In Depth

Who are the 'fake artists' on your Spotify playlists?

Streaming music company rejects accusations that it is padding out popular playlists with non-existent artists

Spotify logo

Music streaming service Spotify has denied claims that it pays producers to create songs under fake names that are then put on premium playlists to generate money for the service.

Industry insiders claim the company - which has 50 million subscribers paying about £10 a month, but is yet to make a profit - is paying music producers to create tracks that are credited to non-existent artists and placed in playlists alongside songs by real acts.

These playlists - titled things like "Sleep", "Focus" and "Ambient Chill" - are extremely popular on the streaming service. One of the artists on the "Ambient Chill" playlist, Deep Watch, "have no profile outside of Spotify, no biographic detail on the site, and no upcoming concerts listed anywhere – yet their two songs have racked up a total of 4.5m plays in five months," says The Guardian.

Music Business Worldwide, which first reported the allegations, identified 50 artists who have no presence outside the Spotify platform and "whose tracks have amassed 548 million streams, which would normally have earned up to $4 million (£3.1 million) in royalties," says The Times.

An article on the website Vulture inferred that instead of paying out large amounts to big-name artists, Spotify could reduce its licensing payments by directing listeners to artists that have no record label or any other digital footprint and only appeared to exist within Spotify.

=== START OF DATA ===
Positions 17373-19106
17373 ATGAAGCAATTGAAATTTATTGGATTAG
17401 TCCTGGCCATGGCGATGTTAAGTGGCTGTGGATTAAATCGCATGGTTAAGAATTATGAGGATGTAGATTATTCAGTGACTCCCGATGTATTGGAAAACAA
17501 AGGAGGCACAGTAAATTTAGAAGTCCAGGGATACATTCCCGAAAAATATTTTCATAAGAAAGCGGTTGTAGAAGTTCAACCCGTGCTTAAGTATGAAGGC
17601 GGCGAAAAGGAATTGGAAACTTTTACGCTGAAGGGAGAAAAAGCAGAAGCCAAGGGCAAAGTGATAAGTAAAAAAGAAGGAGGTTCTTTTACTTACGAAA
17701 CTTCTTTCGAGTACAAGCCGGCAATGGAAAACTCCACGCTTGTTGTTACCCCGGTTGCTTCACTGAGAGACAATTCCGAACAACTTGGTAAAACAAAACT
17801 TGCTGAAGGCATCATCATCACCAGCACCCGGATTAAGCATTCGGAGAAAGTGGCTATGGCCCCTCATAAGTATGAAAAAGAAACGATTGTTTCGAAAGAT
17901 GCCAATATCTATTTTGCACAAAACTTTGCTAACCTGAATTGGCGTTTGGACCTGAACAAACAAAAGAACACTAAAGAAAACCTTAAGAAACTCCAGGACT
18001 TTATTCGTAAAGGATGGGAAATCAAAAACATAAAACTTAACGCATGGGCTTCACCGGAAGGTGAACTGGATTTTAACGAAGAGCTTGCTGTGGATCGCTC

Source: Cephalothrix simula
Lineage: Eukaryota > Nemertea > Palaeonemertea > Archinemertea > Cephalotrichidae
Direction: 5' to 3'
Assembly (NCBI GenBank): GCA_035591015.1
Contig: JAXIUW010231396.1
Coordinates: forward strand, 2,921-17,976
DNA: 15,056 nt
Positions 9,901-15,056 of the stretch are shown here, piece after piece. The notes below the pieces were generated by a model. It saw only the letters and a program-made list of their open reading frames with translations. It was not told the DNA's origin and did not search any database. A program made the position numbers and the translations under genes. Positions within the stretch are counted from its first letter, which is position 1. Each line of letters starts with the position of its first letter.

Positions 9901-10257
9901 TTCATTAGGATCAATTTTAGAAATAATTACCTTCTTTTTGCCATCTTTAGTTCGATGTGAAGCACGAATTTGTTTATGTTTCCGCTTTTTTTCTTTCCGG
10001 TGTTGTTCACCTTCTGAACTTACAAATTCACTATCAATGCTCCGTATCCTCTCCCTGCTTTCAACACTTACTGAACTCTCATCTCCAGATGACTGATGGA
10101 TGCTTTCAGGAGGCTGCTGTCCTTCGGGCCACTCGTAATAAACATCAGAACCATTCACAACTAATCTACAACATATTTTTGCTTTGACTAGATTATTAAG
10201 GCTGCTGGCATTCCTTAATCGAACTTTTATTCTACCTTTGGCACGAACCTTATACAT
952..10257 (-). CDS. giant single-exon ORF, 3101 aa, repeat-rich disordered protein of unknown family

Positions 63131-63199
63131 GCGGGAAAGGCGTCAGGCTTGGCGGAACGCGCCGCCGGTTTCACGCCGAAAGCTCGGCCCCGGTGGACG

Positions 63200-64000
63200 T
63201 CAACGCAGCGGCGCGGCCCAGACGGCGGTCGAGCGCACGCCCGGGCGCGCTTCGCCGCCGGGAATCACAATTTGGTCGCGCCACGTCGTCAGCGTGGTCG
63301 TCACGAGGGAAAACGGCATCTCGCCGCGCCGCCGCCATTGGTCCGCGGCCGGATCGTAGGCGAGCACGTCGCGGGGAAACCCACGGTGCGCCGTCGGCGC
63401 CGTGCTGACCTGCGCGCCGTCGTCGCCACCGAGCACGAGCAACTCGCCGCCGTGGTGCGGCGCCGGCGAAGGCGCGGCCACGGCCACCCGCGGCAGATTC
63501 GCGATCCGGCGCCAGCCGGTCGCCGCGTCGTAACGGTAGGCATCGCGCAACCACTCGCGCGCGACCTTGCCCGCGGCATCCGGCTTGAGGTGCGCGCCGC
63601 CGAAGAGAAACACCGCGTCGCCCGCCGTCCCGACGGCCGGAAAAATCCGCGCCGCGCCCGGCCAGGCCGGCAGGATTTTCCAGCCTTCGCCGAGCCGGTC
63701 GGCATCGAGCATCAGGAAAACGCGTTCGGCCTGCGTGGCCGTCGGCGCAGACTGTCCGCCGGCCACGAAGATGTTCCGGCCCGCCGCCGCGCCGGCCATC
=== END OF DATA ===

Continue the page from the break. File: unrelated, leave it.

Spotify denied the allegations saying: "We do not and have never created 'fake' artists and put them on Spotify playlists. Categorically untrue, full stop".

But the denial "fails to cover the totality of Music Business Worldwide’s allegations," says The Guardian.

A further investigation by Music Business Worldwide found that these "fictional artists" are, in fact, "a relatively small group of Swedish songwriters and producers who who are mainly based in and around Spotify’s home city of Stockholm and are covertly recording and releasing material commissioned – possibly via a third party – by Spotify".

Subsequently, Spotify sources told the website that "describing these [acts] as ‘fake artists’ is like calling JK Rowling a fake author when she published novels in a different genre under the name Robert Galbraith."

Mark Mulligan, from Midia Research, told the BBC, that Spotify could be commissioning others to produce content which it then pays lower royalties for in return.

"Labels are scared because they suspect this is the thin end of the wedge, but it's not forcing those artists to do it," he said.

On Twitter, questions have been raised over whether the streaming service is actually doing anything wrong. 

The website MusicAlly says that as these categories of music "weren’t really a 'thing' historically until the streaming era, Spotify juicing the pipeline of suitable music makes sense as a strategy."

Recommended

Is social media bad for your mental health?
171220-facebook.jpg
In Depth

Is social media bad for your mental health?

Why did the R. Kelly abuse verdict take so long?
R Kelly
Today’s big question

Why did the R. Kelly abuse verdict take so long?

The arguments for and against universal chargers
Phone charger cables
Pros and cons

The arguments for and against universal chargers

Clinical injustice, wireless power and pandas
A nurse with a vaccine
Podcast

Clinical injustice, wireless power and pandas

Popular articles

Penguins ‘might be aliens’
Penguins
Tall Tales

Penguins ‘might be aliens’

The most extreme weather events in 2021
Wildfire in Greece
In pictures

The most extreme weather events in 2021

The man tasked with putting a price on 9/11’s lost lives
Kenneth Feinberg at a Congressional hearing
Profile

The man tasked with putting a price on 9/11’s lost lives

The Week Footer Banner